Since debt was invented in ancient Sumer, there will surely have been people who have become rich with bad investments. The trick is to make those investments using other people's money.
Suppose, for example, that a dealer uses borrowed funds to make risky investments in New Jersey casinos. If the investments end up making money, you can pocket the profits. But if the investments fail, it is possible that – if he has been shrewd in writing his loans or manages to convince his creditors not to claim his other assets – he will get away and let others carry the dead. That is, he wins if he comes out heads and the creditors lose if he comes out tails. He could also siphon off some of the borrowed money, for example, by having casinos pay him or companies he owns large sums for various services before they go bankrupt.
As readers may have guessed, this is not a hypothetical example. It's the story of Donald Trump's casino empire in New Jersey, a business that ended in multiple bankruptcies and was a disaster for outside investors, though it appears to have been quite profitable for Trump. The problem for someone who wants to play that game is how to convince lenders to go with the flow, why would anyone risk their money on such shady ventures?
Well, there are a couple of ways to pull this off. One, perhaps the main argument in the case of casinos, is the sheer power of persuasion, backed perhaps by a cult of personality: convincing creditors that these shady deals are actually good investments or that one is an exceptionally competent businessman who can turn straw into gold. Another possibility is to try to persuade bondsmen that they are not at risk by offering guarantees that seem sufficient to protect them, but are not, because you have inflated the value of the assets you contribute and possibly also inflated your personal wealth to make it appear that you are both a brilliant entrepreneur and a reliable payer.
That is why it is illegal to make false claims about the value of the assets one controls. And on Tuesday, Judge Arthur Engoron ruled in New York that Trump did, in fact, persistently commit fraud by overvaluing his assets, possibly by as much as $2.200 billion. As I have read, Trump and his lawyers made three main allegations against the fraud allegations.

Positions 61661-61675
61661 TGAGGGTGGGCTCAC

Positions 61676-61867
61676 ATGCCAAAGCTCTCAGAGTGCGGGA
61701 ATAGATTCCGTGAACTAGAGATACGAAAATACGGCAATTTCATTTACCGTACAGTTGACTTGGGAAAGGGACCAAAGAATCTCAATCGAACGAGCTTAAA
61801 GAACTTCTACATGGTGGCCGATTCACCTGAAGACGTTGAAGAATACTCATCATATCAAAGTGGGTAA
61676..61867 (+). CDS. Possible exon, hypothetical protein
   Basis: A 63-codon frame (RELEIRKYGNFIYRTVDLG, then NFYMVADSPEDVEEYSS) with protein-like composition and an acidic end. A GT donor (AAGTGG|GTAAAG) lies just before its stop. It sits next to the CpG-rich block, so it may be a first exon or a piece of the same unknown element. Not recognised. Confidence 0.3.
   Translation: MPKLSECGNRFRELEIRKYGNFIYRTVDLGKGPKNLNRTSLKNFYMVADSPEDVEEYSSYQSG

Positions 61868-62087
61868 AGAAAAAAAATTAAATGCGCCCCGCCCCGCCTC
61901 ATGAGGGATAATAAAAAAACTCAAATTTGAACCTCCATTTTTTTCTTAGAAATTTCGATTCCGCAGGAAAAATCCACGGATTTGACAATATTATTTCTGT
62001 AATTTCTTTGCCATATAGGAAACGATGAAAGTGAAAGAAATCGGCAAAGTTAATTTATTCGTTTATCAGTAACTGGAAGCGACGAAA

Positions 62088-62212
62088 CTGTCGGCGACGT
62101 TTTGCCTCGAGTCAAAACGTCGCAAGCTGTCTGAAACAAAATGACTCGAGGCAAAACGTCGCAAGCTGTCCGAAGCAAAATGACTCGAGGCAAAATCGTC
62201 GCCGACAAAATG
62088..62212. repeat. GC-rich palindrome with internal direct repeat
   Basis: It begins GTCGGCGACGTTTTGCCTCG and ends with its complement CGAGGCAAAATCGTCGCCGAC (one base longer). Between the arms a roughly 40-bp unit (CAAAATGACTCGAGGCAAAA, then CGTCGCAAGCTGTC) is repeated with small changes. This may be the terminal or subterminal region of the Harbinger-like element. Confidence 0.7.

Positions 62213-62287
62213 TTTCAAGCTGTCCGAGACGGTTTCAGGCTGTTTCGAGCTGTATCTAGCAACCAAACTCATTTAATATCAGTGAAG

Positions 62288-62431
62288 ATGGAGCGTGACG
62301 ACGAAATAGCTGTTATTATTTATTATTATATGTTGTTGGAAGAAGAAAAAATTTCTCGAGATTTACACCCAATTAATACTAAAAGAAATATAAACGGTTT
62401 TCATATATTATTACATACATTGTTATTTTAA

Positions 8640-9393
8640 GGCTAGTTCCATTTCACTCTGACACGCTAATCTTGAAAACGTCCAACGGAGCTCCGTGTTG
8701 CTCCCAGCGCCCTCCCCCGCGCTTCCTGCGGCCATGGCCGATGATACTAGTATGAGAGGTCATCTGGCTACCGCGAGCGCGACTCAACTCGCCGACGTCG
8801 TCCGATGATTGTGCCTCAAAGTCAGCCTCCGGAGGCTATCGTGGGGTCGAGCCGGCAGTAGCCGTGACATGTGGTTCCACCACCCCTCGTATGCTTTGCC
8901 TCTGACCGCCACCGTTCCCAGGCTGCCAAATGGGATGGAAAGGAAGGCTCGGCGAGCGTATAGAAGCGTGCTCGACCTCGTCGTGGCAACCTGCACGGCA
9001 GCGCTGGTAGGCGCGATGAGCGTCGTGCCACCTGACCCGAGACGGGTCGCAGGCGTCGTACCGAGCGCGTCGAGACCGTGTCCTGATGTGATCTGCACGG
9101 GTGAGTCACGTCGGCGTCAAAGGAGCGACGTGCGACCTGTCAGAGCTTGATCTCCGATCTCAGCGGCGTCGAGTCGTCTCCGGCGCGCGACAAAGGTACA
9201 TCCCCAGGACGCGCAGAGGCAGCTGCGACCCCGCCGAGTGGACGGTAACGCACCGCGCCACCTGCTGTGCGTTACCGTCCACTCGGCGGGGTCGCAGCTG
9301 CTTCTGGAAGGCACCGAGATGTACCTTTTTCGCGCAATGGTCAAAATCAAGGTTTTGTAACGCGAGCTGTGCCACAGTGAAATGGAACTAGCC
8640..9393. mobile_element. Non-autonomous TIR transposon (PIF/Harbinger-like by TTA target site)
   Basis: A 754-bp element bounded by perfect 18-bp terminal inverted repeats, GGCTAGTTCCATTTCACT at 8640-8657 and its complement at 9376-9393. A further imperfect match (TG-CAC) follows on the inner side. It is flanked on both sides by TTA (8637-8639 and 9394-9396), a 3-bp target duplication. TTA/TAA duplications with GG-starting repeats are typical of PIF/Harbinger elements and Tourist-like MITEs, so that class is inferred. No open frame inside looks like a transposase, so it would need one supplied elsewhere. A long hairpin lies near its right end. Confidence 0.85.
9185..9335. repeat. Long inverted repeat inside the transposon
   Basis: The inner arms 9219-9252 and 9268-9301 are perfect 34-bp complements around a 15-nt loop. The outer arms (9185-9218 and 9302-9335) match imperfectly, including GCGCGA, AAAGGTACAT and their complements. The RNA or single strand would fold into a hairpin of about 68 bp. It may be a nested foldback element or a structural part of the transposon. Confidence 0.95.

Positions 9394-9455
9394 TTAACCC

First, they argued that the value of real estate is, to some extent, subjective. Indeed, if you own a building, you don't know for sure what it's worth until you try to sell it.
But, although there is some margin when it comes to valuing real estate, this margin has a limit. And Engoron ruled that Trump far exceeded that limit, creating a "fantasy world" of indefensible appraisals. For example, the Trump Organization considered rent-regulated apartments to be worth the same as unregulated rental apartments. The judge placed particular emphasis on Trump's claim that he owned a residence of 2,787 square meters in New York, when the actual size was only 1,022; Square footage is not subjective.
Second, Trump's lawyers argued that he paid back the money the banks lent him in full, so there was no harm. Naturally, that wasn't true for lenders caught up in Trump's previous bankruptcies. As a general rule, playing "heads wins, tails loses" based on fraudulent valuations is not legal, although sometimes the coin falls heads.
Finally, Trump declared on social media that his civil rights had been taken away and that the money was lent to him by "experienced Wall Street banks" that presumably would not have been easily fooled by a scam. If one is aware of Wall Street's attitude toward Trump, the argument has its grace. For years, only one major financial player, Deutsche Bank, was willing to deal with him, raising many questions about that bank's motives. And in the end, Deutsche Bank also turned off the tap, claiming that it harbored suspicions about its financial assets. Trump managed to pay off that debt, though it's a mystery where he got the money. But, as I just explained, being lucky is no excuse for fraud.
The most striking thing about Engoron's ruling that Trump committed large-scale fraud (it is now a sentence, not a mere indictment) is what it says about the man who became president and about the voters who supported him. As early as 2016, some observers warned mainstream political analysts that they were underestimating Trump's chances because they didn't appreciate how many Americans believed he was a brilliant businessman, a belief based largely on his role on the reality show The Apprentice. What we now know is that the old joke was, in Trump's case, the plain truth: he was not a true business genius; He only played one on television. But the truth is, for anyone willing to see, this was clear from the moment Trump began his political rise.
I wish I could predict that this ruling will eventually destroy Trump's public image, although in reality his supporters will likely ignore this ruling, in part because they will see it as the product of a conspiracy on the left, in part because, at this point, few of those who supported him will be willing to acknowledge that they were duped by a charlatan. But they were. And the fact that so many Americans were and continue to be deceived should lead to serious national soul-searching.
Paul Krugman is a Nobel laureate in economics. © The New York Times, 2023. Translation of News Clips
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